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This interview is taken from PN Review 226, Volume 42 Number 2, November - December 2015.

In Conversation (Helen Tookey) and Two Poems Helen Tookey

Helen Tookey:  I wanted to start by asking you about what I think is a characteristic structure in your poems. You often start with an object, or even a word, and then the poem unrolls it in various different ways – as in ‘Cigar’, where the idea of unrolling the cigar itself leads into unrolling the material history and the mythical dimensions; or in ‘Pomegranate’, where you explore the etymology and all its associations. Lots of your poems, I think, work like that, spiralling, unrolling.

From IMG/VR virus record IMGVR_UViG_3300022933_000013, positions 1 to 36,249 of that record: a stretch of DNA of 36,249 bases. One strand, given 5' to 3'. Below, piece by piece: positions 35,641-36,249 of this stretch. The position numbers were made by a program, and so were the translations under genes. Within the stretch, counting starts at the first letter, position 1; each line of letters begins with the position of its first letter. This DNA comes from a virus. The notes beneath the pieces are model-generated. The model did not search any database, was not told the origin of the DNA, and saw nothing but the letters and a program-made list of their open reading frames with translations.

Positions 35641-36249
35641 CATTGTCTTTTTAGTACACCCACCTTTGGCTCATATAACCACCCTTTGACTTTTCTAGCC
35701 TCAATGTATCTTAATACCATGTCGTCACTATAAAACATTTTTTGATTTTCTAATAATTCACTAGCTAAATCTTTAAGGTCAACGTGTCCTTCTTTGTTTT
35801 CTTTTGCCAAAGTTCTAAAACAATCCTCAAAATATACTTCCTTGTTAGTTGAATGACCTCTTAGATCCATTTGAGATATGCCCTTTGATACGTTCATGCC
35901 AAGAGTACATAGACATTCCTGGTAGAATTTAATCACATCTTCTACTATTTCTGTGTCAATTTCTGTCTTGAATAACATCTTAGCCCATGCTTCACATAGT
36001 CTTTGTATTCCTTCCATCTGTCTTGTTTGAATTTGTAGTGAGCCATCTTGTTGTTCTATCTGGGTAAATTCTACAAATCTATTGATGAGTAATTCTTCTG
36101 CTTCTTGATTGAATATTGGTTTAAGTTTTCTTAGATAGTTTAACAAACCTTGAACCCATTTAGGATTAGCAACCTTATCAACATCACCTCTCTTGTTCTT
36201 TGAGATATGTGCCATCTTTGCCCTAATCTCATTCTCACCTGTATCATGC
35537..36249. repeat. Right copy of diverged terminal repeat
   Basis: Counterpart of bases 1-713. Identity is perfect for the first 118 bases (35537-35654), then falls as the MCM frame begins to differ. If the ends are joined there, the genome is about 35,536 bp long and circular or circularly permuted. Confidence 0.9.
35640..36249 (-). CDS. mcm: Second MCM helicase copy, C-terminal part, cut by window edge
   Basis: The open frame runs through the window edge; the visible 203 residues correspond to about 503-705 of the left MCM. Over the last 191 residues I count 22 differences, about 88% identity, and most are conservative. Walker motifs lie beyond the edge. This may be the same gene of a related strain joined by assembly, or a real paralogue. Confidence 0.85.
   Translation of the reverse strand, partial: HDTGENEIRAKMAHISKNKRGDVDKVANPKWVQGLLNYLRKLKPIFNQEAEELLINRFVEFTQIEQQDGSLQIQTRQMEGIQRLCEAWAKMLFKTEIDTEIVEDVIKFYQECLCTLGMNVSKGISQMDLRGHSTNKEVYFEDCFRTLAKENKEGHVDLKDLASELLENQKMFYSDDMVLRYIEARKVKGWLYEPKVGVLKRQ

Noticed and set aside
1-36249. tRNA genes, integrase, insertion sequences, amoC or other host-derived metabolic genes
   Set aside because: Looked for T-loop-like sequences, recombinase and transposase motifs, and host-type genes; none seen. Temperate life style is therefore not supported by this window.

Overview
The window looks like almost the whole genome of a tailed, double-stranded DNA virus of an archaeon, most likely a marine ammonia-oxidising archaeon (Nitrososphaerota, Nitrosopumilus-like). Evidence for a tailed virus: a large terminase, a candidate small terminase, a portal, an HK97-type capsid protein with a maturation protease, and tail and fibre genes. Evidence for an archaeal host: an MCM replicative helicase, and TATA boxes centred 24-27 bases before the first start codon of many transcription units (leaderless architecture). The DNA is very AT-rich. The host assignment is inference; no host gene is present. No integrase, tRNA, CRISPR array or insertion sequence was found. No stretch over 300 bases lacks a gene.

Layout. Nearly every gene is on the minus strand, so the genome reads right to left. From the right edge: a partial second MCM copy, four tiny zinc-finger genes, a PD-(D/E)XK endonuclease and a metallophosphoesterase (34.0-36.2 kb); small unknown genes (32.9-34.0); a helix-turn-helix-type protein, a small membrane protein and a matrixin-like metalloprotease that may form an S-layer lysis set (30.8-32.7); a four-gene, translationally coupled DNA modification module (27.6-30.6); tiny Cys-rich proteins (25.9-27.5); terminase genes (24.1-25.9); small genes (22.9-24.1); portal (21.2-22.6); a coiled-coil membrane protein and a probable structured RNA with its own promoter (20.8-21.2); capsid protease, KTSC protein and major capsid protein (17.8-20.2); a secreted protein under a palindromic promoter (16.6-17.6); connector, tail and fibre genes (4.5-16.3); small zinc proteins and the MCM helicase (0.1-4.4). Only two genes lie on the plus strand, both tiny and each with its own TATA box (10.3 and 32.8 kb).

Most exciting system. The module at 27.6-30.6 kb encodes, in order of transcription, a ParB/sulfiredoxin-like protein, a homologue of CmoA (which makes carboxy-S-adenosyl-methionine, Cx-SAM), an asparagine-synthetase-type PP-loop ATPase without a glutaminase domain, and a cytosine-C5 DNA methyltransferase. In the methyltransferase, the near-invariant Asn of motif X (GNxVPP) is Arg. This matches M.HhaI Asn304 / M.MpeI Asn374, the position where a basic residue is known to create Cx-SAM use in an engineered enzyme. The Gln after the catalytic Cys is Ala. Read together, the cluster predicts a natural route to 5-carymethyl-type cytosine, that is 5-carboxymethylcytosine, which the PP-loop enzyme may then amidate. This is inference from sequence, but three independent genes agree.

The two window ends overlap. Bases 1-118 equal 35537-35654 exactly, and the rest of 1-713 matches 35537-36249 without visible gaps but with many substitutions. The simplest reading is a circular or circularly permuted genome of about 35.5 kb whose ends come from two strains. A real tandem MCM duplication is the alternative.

Grevel Lindop: It’s true that when I think about writing a poem the image I always have is of something in front of me: an object or a situation, that I’m going into. I think of the poem as being an investigation, or sometimes it’s like dissecting something, or it’s like looking into the interior of a watch with a jeweller’s eyeglass to see what’s gone wrong with it, or how it works. I think there’s a lot of that in Heaney – he thinks of poetry as archaeology, doesn’t he? But also I think I’ve always felt that when you get the beginning of a poem – when a phrase or line pops into your head – it’s like a mathematical problem as well. You then work through the poem to get to the solution, to find out why that line was so significant. So again there’s a matter of analysis. And the assumption that the poem’s already there, but it’s got to be discovered or dug out in some way. It pre-exists.

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